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The Weeping Unmasked Man at the Grocery Store

The other day I was at my neighborhood market, standing in the check out line and observing a man in front of me who was trying to purchase a gift card for someone outside. He told the checker that he was going to make sure the man was still there. Then he jet outside and came back with the individual in need, a man in his forties or fifties with brown leathery-skin and tattoos up his arms. The man in front of me told his friend or acquaintance that he was buying him a ten dollar gift card and would that be enough. The man in need nodded and then began to weep. 

It was then that a store employee, a young lady maybe in her twenties, came up to the weeping man and told him that he needed to put on his face mask. I had not noticed up until this point that he wasn't wearing one. She pressed him repeatedly until he found a crumbled mask in his pocket. By that time I was bubbling with anger.

Could she not see what was going on? Could she not tell that something more important than face masks was happening? Was she so focused on policies and rules that her heart was shut to compassion and allowances and understanding?

I'm reminded of the multiple times Jesus healed people on the Sabbath, and the religious leaders were upset because Jesus broke a Sabbath rule. Jesus was angry at the religious leaders because their rules were more important to them than their compassion for people. 

Jesus wasn't saying, "Forget the Sabbath! It's not important." No. I think even Jesus honored the Sabbath and kept it holy. But he criticized the religious leaders because their strict adherence to rules took precedence over caring for people.

I think the same is true of masks and social distancing. It has probably been a good idea to limit our social interactions this past year. It has probably been good to wear masks and stay home more than we're used to. But as soon as these rules become more important than people's needs, we have a problem. If our masks and rules forbid us from extending compassion and healing to others in the way that Jesus did, they have failed to serve their purpose. And yes, I do think masks can be a way to love others. It is a way. But it is not the only way.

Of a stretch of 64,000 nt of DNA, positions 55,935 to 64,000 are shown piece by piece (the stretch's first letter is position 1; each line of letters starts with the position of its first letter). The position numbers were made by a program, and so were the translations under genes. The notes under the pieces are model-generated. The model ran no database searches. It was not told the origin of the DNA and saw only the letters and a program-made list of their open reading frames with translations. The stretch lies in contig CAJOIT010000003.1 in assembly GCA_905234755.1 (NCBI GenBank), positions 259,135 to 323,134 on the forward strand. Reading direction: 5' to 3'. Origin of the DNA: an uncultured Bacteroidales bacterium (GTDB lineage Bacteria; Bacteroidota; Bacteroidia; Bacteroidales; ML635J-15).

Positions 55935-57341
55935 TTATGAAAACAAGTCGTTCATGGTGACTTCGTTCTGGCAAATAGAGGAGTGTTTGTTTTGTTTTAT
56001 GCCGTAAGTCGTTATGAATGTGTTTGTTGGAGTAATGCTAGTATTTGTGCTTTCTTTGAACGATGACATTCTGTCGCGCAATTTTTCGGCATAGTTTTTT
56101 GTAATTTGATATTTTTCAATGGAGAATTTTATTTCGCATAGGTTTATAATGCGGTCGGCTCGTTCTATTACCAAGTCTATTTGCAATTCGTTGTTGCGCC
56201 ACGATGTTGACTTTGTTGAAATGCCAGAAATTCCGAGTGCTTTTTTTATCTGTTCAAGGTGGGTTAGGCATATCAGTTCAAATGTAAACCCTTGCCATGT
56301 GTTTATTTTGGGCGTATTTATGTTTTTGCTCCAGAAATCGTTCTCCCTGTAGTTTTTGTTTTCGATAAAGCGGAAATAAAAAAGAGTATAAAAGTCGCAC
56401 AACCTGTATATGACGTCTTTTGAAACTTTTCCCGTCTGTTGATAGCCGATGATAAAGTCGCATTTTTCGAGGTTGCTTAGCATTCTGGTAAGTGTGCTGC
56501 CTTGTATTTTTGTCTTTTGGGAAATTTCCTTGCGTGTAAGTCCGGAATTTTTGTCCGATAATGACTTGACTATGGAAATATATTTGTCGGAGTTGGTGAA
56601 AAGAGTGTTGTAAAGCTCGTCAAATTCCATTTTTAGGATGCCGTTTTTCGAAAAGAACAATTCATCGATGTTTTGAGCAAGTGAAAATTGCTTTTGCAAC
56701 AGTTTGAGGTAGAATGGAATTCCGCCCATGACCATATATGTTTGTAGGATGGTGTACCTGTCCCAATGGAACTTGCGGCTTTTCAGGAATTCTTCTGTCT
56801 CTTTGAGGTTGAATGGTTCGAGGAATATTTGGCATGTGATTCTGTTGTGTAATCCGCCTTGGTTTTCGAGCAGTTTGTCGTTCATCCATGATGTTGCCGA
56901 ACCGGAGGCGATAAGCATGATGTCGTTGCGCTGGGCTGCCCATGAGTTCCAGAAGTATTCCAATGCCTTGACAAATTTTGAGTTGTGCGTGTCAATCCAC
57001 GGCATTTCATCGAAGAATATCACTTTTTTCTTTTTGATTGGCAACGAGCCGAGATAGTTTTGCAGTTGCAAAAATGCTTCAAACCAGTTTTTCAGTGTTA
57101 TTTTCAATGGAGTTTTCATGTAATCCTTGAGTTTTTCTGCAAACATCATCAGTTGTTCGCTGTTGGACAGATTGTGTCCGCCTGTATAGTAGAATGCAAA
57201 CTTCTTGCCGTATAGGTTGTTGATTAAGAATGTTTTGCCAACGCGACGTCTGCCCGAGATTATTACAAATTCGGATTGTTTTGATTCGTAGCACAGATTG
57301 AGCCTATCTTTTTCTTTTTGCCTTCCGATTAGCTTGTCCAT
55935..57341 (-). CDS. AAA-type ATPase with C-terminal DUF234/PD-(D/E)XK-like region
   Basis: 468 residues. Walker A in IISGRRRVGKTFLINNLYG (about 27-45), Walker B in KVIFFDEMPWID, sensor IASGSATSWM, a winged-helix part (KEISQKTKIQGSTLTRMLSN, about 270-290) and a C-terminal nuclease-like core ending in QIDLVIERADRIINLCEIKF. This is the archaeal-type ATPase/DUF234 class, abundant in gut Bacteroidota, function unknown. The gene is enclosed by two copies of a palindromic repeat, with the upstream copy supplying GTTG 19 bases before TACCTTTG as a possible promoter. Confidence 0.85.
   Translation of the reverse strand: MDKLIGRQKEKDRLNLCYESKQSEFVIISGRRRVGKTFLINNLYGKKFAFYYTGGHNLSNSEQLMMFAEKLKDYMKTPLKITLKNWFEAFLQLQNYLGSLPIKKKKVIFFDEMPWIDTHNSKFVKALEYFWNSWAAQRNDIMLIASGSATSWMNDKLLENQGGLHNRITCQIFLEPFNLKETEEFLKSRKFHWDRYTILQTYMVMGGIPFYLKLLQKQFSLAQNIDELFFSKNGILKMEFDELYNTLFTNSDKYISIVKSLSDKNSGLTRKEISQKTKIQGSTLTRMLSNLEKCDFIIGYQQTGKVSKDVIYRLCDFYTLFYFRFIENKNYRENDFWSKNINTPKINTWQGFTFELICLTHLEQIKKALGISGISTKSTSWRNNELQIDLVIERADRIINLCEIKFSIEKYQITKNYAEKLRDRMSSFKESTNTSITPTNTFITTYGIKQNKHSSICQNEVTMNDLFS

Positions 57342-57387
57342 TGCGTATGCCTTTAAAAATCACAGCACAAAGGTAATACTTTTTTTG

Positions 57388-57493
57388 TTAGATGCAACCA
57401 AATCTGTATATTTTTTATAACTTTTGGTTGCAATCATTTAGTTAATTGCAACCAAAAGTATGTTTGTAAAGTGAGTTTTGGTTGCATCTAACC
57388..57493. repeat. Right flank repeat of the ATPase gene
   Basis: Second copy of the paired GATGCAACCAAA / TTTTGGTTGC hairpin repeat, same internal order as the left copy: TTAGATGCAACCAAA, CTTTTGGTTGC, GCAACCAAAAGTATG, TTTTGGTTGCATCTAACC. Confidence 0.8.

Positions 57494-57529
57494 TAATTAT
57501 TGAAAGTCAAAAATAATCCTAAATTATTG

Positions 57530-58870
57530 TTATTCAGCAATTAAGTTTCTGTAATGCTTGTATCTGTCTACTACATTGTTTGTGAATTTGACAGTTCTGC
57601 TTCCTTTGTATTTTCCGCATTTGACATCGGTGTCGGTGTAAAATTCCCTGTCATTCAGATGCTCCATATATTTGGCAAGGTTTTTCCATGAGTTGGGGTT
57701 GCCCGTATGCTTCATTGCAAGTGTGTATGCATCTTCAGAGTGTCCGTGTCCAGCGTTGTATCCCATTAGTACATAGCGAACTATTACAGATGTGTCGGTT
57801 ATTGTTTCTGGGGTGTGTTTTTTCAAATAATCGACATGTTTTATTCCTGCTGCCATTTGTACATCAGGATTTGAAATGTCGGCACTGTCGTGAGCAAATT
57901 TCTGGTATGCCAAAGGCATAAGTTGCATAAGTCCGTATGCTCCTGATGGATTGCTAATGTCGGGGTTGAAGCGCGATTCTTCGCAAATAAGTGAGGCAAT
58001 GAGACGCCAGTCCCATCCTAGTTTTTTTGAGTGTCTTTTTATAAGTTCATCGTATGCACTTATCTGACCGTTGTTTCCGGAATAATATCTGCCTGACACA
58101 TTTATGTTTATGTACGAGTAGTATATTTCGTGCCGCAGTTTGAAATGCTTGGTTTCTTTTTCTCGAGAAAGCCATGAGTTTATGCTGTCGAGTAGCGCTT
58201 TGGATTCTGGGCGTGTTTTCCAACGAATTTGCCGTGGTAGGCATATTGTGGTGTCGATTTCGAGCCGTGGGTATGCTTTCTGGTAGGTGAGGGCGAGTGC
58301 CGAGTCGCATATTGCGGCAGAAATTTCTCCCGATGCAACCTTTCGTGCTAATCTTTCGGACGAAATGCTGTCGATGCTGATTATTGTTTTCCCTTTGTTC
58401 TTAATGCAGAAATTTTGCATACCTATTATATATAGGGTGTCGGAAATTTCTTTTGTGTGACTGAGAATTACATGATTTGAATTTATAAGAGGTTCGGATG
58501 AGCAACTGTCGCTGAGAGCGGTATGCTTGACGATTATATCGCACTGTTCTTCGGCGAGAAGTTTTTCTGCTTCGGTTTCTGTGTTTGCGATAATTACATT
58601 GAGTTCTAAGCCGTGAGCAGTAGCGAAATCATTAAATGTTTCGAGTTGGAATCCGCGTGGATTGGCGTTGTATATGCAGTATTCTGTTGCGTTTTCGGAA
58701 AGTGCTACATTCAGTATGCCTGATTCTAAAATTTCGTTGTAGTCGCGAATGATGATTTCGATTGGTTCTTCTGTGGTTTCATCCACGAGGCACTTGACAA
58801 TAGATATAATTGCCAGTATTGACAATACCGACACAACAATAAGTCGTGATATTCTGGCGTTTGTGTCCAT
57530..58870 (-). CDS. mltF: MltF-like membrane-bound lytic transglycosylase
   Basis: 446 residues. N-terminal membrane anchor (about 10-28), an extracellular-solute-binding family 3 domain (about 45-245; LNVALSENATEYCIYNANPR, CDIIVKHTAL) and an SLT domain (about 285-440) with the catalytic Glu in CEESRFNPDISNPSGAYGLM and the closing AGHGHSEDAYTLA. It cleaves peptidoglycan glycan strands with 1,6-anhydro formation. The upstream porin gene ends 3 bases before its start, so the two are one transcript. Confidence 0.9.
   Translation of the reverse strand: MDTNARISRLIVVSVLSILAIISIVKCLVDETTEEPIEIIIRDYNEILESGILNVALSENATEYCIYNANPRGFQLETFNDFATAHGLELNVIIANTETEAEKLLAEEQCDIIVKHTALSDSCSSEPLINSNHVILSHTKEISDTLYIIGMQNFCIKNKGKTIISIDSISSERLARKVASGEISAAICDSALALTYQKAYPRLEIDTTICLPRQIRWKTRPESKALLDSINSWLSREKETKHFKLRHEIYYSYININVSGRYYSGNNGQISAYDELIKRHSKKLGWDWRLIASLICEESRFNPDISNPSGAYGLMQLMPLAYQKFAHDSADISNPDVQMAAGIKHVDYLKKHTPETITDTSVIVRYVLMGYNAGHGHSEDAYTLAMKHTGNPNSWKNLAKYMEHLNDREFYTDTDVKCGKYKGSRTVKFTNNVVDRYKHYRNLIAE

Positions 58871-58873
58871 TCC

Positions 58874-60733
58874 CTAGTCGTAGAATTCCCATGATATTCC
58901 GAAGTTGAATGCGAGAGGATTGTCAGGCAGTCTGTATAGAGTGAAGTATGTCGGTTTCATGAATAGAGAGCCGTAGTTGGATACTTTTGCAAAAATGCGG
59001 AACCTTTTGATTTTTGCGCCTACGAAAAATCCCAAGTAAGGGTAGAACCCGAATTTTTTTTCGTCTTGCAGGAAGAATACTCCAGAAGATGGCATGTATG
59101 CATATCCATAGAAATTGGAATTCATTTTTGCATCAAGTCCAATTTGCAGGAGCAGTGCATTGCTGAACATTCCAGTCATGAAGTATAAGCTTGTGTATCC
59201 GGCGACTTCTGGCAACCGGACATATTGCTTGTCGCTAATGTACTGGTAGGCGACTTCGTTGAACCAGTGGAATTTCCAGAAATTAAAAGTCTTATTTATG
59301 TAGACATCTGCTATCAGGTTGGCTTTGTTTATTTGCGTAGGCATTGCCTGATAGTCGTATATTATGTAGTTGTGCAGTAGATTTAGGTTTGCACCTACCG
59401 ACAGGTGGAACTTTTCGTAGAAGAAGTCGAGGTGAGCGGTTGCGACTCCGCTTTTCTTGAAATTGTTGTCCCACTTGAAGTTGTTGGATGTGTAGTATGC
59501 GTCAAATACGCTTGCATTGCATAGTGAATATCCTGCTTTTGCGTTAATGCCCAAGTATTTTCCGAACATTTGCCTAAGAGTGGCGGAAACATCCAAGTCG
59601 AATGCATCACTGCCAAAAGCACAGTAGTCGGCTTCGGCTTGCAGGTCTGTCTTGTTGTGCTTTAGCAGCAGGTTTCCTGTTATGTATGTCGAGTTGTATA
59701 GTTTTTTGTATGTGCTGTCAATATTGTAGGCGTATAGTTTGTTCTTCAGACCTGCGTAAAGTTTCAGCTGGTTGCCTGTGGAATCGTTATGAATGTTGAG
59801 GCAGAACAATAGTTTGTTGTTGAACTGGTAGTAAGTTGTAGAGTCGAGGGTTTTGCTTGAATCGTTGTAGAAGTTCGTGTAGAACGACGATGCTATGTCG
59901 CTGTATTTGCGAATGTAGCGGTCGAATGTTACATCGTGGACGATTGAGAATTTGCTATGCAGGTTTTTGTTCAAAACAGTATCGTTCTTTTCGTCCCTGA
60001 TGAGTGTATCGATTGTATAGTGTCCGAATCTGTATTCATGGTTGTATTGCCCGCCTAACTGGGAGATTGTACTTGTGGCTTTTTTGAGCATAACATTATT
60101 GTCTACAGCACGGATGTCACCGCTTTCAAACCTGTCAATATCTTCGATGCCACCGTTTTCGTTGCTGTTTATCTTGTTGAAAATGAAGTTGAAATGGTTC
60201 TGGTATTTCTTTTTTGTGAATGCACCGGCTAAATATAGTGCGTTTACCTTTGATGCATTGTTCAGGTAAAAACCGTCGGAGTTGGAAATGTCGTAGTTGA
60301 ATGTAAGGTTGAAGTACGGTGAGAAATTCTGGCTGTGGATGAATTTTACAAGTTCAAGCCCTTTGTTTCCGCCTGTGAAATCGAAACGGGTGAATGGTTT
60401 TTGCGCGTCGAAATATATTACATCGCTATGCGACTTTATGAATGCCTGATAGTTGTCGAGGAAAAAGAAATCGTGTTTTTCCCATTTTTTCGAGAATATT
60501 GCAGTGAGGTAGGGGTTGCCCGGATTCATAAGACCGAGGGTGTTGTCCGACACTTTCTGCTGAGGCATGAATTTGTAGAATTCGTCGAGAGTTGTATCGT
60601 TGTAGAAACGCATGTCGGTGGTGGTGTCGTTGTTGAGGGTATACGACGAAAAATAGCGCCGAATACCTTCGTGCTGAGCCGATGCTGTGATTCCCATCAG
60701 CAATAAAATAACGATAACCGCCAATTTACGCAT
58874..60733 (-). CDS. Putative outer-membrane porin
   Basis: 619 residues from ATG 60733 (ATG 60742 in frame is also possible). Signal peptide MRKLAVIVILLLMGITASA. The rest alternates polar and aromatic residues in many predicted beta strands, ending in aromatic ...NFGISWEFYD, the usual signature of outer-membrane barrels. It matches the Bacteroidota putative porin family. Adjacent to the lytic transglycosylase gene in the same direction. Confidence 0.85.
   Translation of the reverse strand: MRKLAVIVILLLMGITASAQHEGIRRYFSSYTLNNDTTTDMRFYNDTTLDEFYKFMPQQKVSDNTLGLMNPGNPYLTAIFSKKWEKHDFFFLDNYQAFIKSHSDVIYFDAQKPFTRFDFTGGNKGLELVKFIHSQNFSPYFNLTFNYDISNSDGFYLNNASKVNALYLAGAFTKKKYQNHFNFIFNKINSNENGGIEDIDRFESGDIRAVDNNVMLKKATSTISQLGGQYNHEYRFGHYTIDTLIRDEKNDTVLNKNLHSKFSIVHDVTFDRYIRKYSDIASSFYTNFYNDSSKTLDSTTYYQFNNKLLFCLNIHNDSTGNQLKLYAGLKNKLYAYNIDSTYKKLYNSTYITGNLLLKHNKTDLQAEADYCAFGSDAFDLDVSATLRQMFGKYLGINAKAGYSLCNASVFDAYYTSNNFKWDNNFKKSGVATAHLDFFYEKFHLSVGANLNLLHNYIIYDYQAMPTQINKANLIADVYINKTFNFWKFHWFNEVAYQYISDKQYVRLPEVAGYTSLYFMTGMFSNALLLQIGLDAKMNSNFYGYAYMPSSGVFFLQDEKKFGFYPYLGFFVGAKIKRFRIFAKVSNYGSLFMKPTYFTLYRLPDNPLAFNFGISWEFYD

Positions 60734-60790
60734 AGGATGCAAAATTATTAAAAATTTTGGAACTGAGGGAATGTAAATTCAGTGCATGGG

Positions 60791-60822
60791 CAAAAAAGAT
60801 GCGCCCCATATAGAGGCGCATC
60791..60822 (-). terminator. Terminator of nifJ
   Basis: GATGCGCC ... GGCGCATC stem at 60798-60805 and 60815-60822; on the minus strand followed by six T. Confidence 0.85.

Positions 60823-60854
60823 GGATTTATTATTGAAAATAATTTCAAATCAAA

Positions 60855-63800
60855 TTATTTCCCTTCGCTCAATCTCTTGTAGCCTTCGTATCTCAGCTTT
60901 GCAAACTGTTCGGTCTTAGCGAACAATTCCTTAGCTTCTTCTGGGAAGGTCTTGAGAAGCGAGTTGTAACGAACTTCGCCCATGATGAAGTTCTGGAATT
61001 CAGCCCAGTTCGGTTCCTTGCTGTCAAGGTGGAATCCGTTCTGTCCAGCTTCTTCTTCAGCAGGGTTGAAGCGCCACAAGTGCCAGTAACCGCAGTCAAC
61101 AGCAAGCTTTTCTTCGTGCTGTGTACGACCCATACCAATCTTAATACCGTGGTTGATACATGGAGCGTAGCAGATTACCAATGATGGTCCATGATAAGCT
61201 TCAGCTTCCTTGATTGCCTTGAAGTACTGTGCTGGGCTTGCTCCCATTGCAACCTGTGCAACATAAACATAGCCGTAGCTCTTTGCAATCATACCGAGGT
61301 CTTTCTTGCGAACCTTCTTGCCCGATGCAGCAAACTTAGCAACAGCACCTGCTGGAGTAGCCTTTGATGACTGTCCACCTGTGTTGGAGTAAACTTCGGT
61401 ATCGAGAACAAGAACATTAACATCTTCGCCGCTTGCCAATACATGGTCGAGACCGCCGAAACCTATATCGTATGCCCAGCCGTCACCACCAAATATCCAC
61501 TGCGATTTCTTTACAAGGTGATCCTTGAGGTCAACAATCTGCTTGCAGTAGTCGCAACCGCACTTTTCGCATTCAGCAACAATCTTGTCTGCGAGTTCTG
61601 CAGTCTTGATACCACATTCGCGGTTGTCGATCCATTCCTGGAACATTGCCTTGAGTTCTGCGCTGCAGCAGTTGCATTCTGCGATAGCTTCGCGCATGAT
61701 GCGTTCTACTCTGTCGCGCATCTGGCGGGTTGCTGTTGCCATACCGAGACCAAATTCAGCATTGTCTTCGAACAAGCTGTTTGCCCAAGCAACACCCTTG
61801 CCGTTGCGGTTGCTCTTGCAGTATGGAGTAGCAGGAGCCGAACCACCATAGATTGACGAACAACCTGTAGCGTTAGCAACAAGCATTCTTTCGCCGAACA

Similarly, respecting people's private property is a way to love others. Barging into someone's home at all hours will most likely create grievances. But never stepping foot into their homes even when an invitation has been extended, will also create walls and barriers. It is not an all or nothing sort of affair. 

There are general guidelines to give us an idea of what's right and wrong, and then there's listening to the Holy Spirit and asking him, how can I love this person here in front of me. If it is through taking off the mask and hugging them, then take off the mask and hug. If it's through staying away from them, then stay away. If it's through not bringing up political topics, then stop bringing up political topics. If it's through just listening, just listen. If it's through staying six feet away, stay six feet away. 

But we must not stand by a rule as if that rule were Jesus Christ himself and can save us from judgement, blame, danger and hell itself. Only Jesus can do that.

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